The Andersson and Copra Urban Huskey is definitively not a Higonokami. That knife has been around for well over a hundred years, and there is but one manufacturer of Higonokami. This is a Swedish built, higonokami-style knife. It has some modern twists, and an outstanding high-quality build that simply feels amazing in hand. Andersson and Copra tells us that’s because each Urban Husky is, “…built by our hands, one at a time. Our meticulous hardening process combined with the optimized chemistry of a top-grade knife steel gives excellent edge performance, high hardness and good corrosion resistance to ensure you get the most out of your cutting.”
The Urban Husky is traditional, friction folding pocketknife with a 2.875” Sandvik 14C28 drop point blade with a 0.08” blade thickness. Now, if you’ll look closer at any of these images, you’ll see these knives have a Scandi grind. Which is just stinking cool. Not only is that a seriously versatile grind to use, its easy to sharpen. That’s a good thing because once you get this bad boy sharpened, it has a 63 HRC so it should hold its edge for substantially more than a minute.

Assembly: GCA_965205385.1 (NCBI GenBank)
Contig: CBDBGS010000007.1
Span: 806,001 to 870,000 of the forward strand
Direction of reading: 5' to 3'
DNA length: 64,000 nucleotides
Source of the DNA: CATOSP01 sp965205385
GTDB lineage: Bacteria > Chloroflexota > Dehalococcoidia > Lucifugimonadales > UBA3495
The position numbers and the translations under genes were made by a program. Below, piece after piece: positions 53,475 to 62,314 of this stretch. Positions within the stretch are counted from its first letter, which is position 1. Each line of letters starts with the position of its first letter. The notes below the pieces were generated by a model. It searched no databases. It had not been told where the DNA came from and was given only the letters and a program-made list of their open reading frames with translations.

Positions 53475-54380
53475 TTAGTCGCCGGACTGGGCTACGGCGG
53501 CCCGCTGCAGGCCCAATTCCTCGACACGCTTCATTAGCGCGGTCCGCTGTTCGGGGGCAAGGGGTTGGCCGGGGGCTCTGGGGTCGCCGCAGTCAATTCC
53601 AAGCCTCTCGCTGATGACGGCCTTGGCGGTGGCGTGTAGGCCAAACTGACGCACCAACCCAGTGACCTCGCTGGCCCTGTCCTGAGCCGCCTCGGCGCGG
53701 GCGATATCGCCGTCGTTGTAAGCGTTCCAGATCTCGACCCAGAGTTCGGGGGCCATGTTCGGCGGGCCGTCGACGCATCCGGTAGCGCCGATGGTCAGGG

The blade rides on phosphorus bronze washers, and it has an easily adjustable pivot. That means you can customize how easily you want your knife to open and close. The solid brass or copper handles have a handle thickness of 0.22” and they’re sturdy without being overly beefy. This knife is 3.8” closed, weighs 2.24 ounces, and it comes with a molded leather sheath that simply and securely slips right in your pocket.
- Sandvik 14C28, Natural Finish
- 2.875” Drop Point
- 0.08” Blade Thickness
- Scandi Grind
- Traditional Friction Folder
- Brass or Copper Handle
- Adjustable Pivot, Phosphorus Bronze Washers
- Molded Leather Sheath
- 3.8” Closed
- 6.75” Overall
- Made in Sweden
The Andersson and Copra Urban Husky is a beautiful Higonokami styled knife. It’s a well-built knife made with great materials. If you’re interested in this knife, click any link in the article or simply click the button below.
All images courtesy of Smoky Mountain Knife Works – smkw.com.